Because of the political and religious discontent in England, families began to migrate abroad in enormous numbers. Faced with persecution and starvation at home, the open frontiers and generally less oppressive social environment of the New World seemed tantalizing indeed to many English people. The trip was difficult, and not all made it unscathed, but many of those who did get to Canada and the United States made important contributions to the young nations in which they settled. Some of the first North American settlers with Feltous name or one of its variants: Thomas Feltham settled in Virginia in 1649; Joseph Feltham arrived in Philadelphia, Pennsylvania in 1846; In Newfoundland, John Feltham held fishing rights at Pig Island in 1803.

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Motto


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Motto



The motto was originally a war cry or slogan. Mottoes first began to be shown with arms in the 14th and 15th centuries, but were not in general use until the 17th century. Thus the oldest coats of arms generally do not include a motto. Mottoes seldom form part of the grant of arms: Under most heraldic authorities, a motto is an optional component of the coat of arms, and can be added to or changed at will; many families have chosen not to display a motto.

Motto: Portanti spolia palma
Motto Translation: The prize is to him that carries off the booty.


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Feltous Family Crest Products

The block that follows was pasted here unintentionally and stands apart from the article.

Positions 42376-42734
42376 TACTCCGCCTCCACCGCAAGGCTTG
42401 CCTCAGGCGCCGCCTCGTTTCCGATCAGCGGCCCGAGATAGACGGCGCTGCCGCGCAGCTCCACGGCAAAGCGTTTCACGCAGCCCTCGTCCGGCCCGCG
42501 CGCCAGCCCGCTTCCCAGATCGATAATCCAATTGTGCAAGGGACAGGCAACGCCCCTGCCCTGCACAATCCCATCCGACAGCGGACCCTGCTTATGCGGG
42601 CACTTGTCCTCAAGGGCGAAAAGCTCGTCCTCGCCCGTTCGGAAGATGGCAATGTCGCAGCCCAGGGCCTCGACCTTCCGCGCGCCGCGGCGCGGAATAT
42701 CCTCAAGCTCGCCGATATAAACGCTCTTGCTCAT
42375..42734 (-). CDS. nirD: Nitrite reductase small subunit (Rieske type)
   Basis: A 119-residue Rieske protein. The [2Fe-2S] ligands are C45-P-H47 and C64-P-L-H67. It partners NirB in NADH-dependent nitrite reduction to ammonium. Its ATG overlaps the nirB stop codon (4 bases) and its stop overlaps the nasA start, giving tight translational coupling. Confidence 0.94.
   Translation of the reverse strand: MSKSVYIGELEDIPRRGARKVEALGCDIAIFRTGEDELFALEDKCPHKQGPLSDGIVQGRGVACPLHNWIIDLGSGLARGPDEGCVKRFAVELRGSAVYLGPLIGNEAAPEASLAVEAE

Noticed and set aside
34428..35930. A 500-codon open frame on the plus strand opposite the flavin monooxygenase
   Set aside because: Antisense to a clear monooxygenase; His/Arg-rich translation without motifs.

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Feltous Family Crest Products




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See Also


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See Also




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Citations


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Citations



  1. ^ Lewis, Samuel, A Topographical Dictionary of England. Institute of Historical Research, 1848, Print.
  2. ^ Mills, A.D., Dictionary of English Place-Names. Oxford: Oxford University Press, 1991. Print. (ISBN 0-19-869156-4)
  3. ^ Williams, Dr Ann. And G.H. Martin, Eds., Domesday Book A Complete Translation. London: Penguin, 1992. Print. (ISBN 0-141-00523-8)

Other References

  1. Lennard, Reginald. Rural England 1086-1135 A Study of Social and Agrarian Conditions. Oxford: Clarendon Press, 1959. Print.
  2. Robb H. Amanda and Andrew Chesler. Encyclopedia of American Family Names. New York: Haper Collins, 1995. Print. (ISBN 0-06-270075-8).
  3. Bede, The Venerable. Historia Ecclesiatica Gentis Anglorum (The Ecclesiastical History Of the English People). Available through Internet Medieval Sourcebook the Fordham University Centre for Medieval Studies. Print.
  4. Mills, A.D. Dictionary of English Place-Names. Oxford: Oxford University Press, 1991. Print. (ISBN 0-19-869156-4).
  5. Hitching, F.K and S. Hitching. References to English Surnames in 1601-1602. Walton On Thames: 1910. Print. (ISBN 0-8063-0181-3).
  6. Ingram, Rev. James. Translator Anglo-Saxon Chronicle 1823. Print.
  7. Foster, Joseph. Dictionary of Heraldry Feudal Coats of Arms and Pedigrees. London: Bracken Books, 1989. Print. (ISBN 1-85170-309-8).
  8. Elster, Robert J. International Who's Who. London: Europa/Routledge. Print.
  9. Egle, William Henry. Pennsylvania Genealogies Scotch-Irish and German. Harrisburg: L.S. Hart, 1886. Print.
  10. Samuelsen, W. David. New York City Passenger List Manifests Index 1820 - 1824. North Salt Lake, Utah: Accelerated Indexing Systems International, 1986. Print.
  11. ...

The Feltous Family Crest was acquired from the Houseofnames.com archives. The Feltous Family Crest was drawn according to heraldic standards based on published blazons. We generally include the oldest published family crest once associated with each surname.

This page was last modified on 26 November 2015 at 14:02.